Another experiment pinpointed the likely nature of that internal-state shift: arousal of the autonomic nervous system, which kick-starts the fight, flight or freeze response. Stimulating either the vMT as a whole or just the nucleus reuniens increased the mice's pupil diameter—a good proxy of autonomic arousal.

On repeated exposures to the looming-predator mockup, the mice became habituated. Their spontaneous vMT firing diminished, as did their behavioral responses. This correlates with lowered autonomic arousal levels.

Human brains harbor a structure equivalent to the vMT, Huberman said. He speculated that in people with phobias, constant anxiety or PTSD, malfunctioning circuitry or traumatic episodes may prevent vMT signaling from dropping off with repeated exposure to a stress-inducing situation. In other experiments, his group is now exploring the efficacy of techniques, such as deep breathing and relaxation of visual fixation, in adjusting the arousal states of people suffering from these problems. The thinking is that reducing vMT signaling in such individuals, or altering the balance of signaling strength from their human equivalents of the xiphoid nucleus and nucleus reuniens may increase their flexibility in coping with stress.


https://medicalxpress.com/news/2018-05-scientists-courage-brain.html

I'd be leery of making people too aggressive, though.

I generally think they're onto something, however. I'm normally very easy going in terms of my relationships with other people. If they want to drive, take their route, pick the restaurant, the movie, whatever, I'm likely to just go with the flow unless it becomes completely obnoxious.

That's not how I respond to threat, though. Very shortly after I moved to the City, some jerk in the middle of Grand Central Station started to pull my bag off my shoulder. I don't remember thinking anything through, but I held on for dear life with both hands and screamed my bloody head off. After a few seconds he let go and took off down the maze of gates. If I'd actually thought about it, that wasn't the safest response, but as I said, I wasn't thinking.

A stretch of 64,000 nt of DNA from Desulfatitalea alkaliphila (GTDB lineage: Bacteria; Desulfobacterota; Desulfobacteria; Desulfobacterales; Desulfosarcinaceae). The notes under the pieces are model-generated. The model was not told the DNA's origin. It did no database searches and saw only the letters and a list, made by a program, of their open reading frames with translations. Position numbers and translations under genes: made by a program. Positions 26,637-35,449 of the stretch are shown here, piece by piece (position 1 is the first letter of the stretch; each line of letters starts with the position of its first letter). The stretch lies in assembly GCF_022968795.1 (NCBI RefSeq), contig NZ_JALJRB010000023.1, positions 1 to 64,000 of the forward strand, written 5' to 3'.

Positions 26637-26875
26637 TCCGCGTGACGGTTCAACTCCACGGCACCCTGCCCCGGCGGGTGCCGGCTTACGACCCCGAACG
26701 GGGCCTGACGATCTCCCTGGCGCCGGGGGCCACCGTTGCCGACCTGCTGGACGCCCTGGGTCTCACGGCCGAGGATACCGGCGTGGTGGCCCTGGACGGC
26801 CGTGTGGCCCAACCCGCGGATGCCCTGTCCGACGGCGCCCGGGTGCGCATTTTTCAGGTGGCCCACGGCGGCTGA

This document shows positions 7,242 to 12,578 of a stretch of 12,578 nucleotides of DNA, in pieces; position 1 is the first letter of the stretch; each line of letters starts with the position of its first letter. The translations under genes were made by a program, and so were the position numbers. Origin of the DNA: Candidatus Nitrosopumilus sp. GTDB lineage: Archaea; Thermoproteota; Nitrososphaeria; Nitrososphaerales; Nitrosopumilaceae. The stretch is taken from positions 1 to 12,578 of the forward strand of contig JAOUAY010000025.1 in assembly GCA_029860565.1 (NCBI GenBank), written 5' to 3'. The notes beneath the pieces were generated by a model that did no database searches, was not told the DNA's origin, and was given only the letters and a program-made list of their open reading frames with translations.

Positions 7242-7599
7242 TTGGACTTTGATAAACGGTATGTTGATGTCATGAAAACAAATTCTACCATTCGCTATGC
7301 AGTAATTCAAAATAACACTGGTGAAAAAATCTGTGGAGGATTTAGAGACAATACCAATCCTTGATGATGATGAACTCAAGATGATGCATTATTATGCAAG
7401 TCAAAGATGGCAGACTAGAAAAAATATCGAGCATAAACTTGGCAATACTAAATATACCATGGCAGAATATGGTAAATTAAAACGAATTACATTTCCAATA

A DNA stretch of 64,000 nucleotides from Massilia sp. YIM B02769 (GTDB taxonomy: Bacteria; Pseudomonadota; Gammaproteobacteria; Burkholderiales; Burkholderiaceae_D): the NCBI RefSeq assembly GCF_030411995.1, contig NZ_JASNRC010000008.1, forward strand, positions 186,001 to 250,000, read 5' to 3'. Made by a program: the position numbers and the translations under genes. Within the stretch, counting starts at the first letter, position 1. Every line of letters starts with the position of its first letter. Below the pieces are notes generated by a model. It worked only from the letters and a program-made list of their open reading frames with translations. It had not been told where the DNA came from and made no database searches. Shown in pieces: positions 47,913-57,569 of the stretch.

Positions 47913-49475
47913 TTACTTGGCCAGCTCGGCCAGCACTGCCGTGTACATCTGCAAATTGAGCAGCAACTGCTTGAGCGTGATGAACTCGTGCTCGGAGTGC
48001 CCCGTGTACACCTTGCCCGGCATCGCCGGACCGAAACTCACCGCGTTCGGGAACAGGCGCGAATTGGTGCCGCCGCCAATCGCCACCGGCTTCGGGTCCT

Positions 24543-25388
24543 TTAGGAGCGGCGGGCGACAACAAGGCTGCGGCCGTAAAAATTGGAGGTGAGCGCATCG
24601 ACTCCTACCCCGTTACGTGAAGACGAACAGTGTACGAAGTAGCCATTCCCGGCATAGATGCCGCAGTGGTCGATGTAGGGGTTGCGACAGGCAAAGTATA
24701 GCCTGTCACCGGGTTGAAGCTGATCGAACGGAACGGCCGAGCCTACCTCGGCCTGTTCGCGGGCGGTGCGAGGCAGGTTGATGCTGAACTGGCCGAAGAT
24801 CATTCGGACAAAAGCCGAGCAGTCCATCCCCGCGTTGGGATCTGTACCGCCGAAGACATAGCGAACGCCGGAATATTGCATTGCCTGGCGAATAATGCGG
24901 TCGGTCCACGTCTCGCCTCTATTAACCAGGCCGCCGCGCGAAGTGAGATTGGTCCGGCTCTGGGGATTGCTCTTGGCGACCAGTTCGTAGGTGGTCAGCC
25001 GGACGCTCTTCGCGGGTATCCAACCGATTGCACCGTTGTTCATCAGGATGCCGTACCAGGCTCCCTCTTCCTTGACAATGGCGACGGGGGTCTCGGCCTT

I've also had a few encounters with violent people during work hours. My overwhelming response isn't fear: it's rage. I wouldn't have any hesitation at all about standing my ground and shooting some SOB if I had to do it. You can't live in fear your whole life.

That doesn't mean I don't have my fears. I've always been extremely anxious or fearful where the health of my loved ones is concerned. That's different.

Jovialis
03-05-18, 19:32
I'd be leery of making people too aggressive, though.
I generally think they're onto something, however. I'm normally very easy going in terms of my relationships with other people. If they want to drive, take their route, pick the restaurant, the movie, whatever, I'm likely to just go with the flow unless it becomes completely obnoxious.
That's not how I respond to threat, though. Very shortly after I moved to the City, some jerk in the middle of Grand Central Station started to pull my bag off my shoulder. I don't remember thinking anything through, but I held on for dear life with both hands and screamed my bloody head off. After a few seconds he let go and took off down the maze of gates. If I'd actually thought about it, that wasn't the safest response, but as I said, I wasn't thinking.